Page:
So, Mr. Kejriwal is going to do
Chances are and as he has
threatened, tomorrow morning, a Monday morning, when the third week of the
first month of 2014 begins, he (with his ministers and MLAs) is going to sit on
dharna/sit-in (let’s see if turns out to be a fast protest) demanding suspension
for four officers of the Delhi Police, who allegedly, according to them (AAP),
didn’t carry out the duty they were supposed to do.
being the National Capital City
is an interesting case study on parameters of administrative governance. It is if
of the Union Government and it is of the Delhi Government. But, the way policy
matters have been worked out for the city-state, the balance is tilted in favor
of the Union Government.
The Union Government handles the ‘law
and order’. The Delhi Development Authority is under the control of the
Lieutenant-Governor and not the chief minister. All the three municipal
corporations of Delhi are not under the Delhi chief minister. Then
there are other sticky issues.
This distribution of power may be
debatable but one thing is sure about it that it hurts the ego of every chief
minister of Delhi,
irrespective of the political affiliation.
And Arvind Kejriwal is no exception.
He could have been, given by his promise of introducing a ‘politics of change’,
but he is proving it fast that he is just yet another routine politician.
And to change that, he needs to
show us he meant to walk the talk, and that has to happen soon.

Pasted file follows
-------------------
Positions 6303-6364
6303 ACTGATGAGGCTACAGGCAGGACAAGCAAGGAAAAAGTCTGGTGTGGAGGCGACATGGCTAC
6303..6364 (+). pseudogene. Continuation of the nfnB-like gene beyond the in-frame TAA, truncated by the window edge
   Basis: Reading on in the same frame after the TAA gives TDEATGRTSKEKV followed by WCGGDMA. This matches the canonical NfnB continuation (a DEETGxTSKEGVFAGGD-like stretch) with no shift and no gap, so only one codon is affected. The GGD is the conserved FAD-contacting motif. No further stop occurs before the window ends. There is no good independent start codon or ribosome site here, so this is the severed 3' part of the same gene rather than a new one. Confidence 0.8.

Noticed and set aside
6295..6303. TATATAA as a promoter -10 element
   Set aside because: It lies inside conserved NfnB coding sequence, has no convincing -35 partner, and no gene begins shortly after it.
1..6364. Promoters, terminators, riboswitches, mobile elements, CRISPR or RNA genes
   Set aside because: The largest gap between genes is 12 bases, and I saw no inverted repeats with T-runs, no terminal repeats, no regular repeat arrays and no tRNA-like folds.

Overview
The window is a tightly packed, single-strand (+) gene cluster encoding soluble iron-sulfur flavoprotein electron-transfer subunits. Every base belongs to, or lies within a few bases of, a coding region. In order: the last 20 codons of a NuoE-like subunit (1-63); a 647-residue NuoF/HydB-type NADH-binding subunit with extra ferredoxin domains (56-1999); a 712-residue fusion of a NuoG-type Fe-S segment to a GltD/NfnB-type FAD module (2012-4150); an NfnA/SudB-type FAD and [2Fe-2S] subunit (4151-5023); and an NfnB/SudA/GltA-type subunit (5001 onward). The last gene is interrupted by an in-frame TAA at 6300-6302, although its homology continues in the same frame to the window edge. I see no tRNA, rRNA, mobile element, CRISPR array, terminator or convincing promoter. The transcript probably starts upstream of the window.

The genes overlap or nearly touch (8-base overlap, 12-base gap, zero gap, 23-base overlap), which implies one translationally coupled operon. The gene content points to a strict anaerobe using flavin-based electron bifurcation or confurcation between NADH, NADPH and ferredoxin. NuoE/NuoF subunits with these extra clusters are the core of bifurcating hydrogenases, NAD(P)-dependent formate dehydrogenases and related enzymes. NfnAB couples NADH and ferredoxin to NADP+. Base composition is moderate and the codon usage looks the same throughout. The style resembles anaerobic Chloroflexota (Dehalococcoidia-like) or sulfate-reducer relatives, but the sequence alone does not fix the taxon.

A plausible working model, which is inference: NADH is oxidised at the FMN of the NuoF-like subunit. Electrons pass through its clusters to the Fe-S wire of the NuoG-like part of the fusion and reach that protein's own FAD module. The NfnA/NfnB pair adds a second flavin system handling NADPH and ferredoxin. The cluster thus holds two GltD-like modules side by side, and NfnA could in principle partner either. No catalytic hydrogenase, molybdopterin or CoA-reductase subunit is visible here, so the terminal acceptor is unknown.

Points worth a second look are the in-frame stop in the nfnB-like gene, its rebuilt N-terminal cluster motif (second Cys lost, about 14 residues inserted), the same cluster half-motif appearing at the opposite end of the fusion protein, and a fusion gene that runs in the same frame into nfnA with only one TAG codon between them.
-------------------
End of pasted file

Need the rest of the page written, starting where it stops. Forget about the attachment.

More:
Anyway, about his ‘dharna’
beginning tomorrow, in North Block, outside the office of the Union Home
Minister - he is demanding heads of four policemen – and he is demanding the
Delhi Police be placed under the Delhi Government.
Now, that cannot be done.
Delhi, being the capital city,
houses the most important installations of the nation, the President Estate,
the Parliament, the prime-minister’s house, embassies and high commissions,
offices of the international organization including the United Nations, central
commands of the security forces and many others.
The Union Government has to take
care of it directly, and to do that effectively and efficiently, it needs the
direct control of the civic interface of the security apparatus in the city,
the Delhi Police. This cannot be expected from the specialized agencies like
the NSG or the CISF. And for a better coordination, that is a must, the Delhi
Police must remain under the Union Government control.
Sheila Dikshit, a veteran
politician of Congress and the three-term chief minister was on a warpath to
wrest the control of the Delhi Police from her own party government in Centre
but she could not get it. Her politically motivated demand was rightly refused.
And Mr. Kejriwal is doing the
same thing. His ‘politics of change’ is talking the same politics that we have
become so frustrated with.
The issue of going on ‘dharna’ to
demand suspension of four police officers and the demand of control over the
Delhi Police is just yet another questionable aspect on his ‘political conduct’
in the 23 days of his government in Delhi.
Questions are being raised,
rightly, on his promises and the way he is trying to deliver them.
And instead of addressing that,
he is planning yet another show that will add to the quantum of the ‘questions’
And that is not good, for Delhi, for India,
and for its aspirations of a ‘politics of change’.